The little red flower donned by many on their lapel to commemorate Remembrance Day is generating controversy in the United Kingdom, where the so-called poppy hijab for Muslim women was recently launched.
The colourful head scarf was created by the Islamic Society of Britain and the think-tank British Future as another way to honour fallen soldiers.
“Thousands of British Muslims already wear a poppy . . . This is just another way for them to show they remember those who gave their lives for their country,” said society president Sughra Ahmed in a media statement.
“It’s also a way for ordinary Muslim citizens to take some attention away from extremists who seem to grab the headlines. This symbol of quiet remembrance is the face of everyday British Islam — not the angry minority who spout hatred and offend everyone.”
The hijab was launched Oct. 31 to coincide with the 100-year anniversary of the first Muslim soldier — an Indian machine-gunner named Sepoy Khudadad Khan born in what is now Pakistan — awarded the Victoria Cross for bravery.
He was among 1.2 million Indian soldiers, and 400,000 Muslims, who fought for Britain in the First World War — a contribution that few in the U.K. are aware of, according to a study by British Future.
Designed by Tabinda-Kauser Ishaq, 24, a Muslim fashion student in London, the hijab was a pilot project, explained Steve Ballinger, spokesperson for British Future. The think-tank sold the head scarf online for £22, which is about $40. (All proceeds went to the Royal British Legion’s Poppy Appeal.)
Response — both reaction and sales — was swift. The initial run, of 120 scarves, sold out in 36 hours.
“We received a handful of requests from Canada, but most of the interest has been here in the U.K.,” Ballinger told the Star, adding the goal is for the Royal British Legion to sell the hijab next year as one of its poppy products.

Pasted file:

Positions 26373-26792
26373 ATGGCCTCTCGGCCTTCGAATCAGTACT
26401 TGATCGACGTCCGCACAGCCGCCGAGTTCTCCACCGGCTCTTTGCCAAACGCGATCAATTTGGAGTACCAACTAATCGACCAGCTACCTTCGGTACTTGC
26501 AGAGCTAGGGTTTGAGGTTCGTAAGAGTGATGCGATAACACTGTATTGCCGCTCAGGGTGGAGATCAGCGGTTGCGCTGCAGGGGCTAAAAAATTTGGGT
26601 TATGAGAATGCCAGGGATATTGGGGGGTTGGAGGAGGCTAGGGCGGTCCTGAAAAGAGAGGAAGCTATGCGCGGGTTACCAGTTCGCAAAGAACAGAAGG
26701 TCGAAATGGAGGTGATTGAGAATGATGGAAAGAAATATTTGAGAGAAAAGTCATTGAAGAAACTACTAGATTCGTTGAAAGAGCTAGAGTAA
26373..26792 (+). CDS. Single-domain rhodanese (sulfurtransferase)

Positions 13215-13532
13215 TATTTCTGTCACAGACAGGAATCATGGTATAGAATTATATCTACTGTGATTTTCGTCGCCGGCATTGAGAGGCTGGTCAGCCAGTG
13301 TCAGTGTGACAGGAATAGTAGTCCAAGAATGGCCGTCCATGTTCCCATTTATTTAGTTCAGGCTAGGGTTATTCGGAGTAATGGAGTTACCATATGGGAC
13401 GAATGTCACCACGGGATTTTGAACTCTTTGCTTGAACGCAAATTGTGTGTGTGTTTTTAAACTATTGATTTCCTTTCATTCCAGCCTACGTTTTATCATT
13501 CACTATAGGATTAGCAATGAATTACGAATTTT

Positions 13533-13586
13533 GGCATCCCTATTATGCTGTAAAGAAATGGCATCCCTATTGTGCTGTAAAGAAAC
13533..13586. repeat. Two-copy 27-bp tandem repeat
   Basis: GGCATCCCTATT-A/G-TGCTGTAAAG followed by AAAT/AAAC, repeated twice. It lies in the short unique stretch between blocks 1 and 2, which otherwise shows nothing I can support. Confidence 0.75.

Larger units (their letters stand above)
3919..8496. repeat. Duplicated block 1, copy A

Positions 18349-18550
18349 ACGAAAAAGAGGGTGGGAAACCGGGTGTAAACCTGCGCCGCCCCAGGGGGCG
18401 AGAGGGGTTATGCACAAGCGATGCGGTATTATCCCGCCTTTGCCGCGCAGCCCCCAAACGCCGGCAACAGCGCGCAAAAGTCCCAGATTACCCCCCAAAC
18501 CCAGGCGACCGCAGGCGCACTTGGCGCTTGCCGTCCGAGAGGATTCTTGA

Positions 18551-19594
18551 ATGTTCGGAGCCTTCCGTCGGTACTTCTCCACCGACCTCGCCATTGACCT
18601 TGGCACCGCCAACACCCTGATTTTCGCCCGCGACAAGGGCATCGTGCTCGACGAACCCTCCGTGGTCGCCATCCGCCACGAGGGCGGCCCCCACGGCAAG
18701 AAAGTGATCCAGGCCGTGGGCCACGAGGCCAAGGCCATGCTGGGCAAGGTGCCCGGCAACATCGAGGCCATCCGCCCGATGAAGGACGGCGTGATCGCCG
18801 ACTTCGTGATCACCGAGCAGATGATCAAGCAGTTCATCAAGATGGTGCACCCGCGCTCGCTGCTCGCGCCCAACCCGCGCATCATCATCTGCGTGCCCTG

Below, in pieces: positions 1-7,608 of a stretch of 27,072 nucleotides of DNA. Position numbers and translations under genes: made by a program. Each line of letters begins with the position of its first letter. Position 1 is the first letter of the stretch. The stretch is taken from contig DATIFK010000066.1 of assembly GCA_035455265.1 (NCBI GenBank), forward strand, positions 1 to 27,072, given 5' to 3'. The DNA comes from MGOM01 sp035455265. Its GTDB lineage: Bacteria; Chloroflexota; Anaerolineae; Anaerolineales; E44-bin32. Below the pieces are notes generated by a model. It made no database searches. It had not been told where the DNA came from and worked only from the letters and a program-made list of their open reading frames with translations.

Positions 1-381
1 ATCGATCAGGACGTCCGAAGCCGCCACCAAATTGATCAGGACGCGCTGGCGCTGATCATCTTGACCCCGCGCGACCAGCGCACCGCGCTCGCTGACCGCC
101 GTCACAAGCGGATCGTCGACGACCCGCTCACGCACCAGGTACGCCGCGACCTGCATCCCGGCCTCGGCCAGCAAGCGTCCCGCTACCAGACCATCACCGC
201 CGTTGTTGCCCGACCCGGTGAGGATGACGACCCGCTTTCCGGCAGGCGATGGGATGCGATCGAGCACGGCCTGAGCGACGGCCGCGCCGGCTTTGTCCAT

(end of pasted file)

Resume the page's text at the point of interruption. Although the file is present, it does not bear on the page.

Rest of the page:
But the initiative has also garnered online criticism from some British Muslims, who feel like they’re being called on to prove their loyalty to the U.K.
In a widely circulated article posted on the website Media Diversified, writer and activist Sofia Ahmed notes “a symbol of my religion is being appropriated as a marketing tool for (the) empire.”
“My hijab is a visual sign of my religiosity and devotion to Allah and not a walking talking billboard on which to showcase my patriotism and undying loyalty to Britain,” writes Ahmed of Manchester. “No other religious group is pressured to prove their allegiance in the same way.”
In Canada, associate professor Jasmin Zine, who teaches sociology and Muslim studies at Wilfrid Laurier University, said she wouldn’t have been surprised if a similar initiative was launched here.
“Particularly since the Ottawa shootings, there is a sense of being forced to perform your loyalty to the nation,” she said, referring to the fatal shooting last month of a soldier at the National War Memorial by a radicalized gunman who then stormed Parliament Hill.
“Muslims are constantly being pushed to prove their loyalty and allegiance and to distance themselves from terrorism.”
The decision to don the so-called poppy hijab is “a personal and political” choice, says Zine.
Amira Elghawaby, human rights co-ordinator at the National Council of Canadian Muslims, says “clothing can be neutral or political and it’s up to the individual to express themselves as they want.”
Similarly, she notes, there was a Fleur-de-lis hijab created in 2013, during the Quebec government’s controversial proposal of the values charter, which would have banned public employees from wearing religious symbols, including the hijab. At the time, some Canadian Muslim women ordered a hijab with the Fleur-de-lis to symbolize how practising their faith was compatible with Quebec society.
Alia Hogben, executive director of the Canadian Council for Muslim Women, has mixed feelings about the poppy hijab, and wonders if it would be perceived by some as disrespecting the poppy.
Hogben questions why the initiative is just focusing on Muslim women.
“Is it all right for non-Muslim women to wear it as a scarf?”
Hogben doubts she would ever wear a poppy scarf — she doesn’t wear a hijab.
“I’ll wear the poppy on my lapel, or on my clothes” she says, adding “like everybody else does.”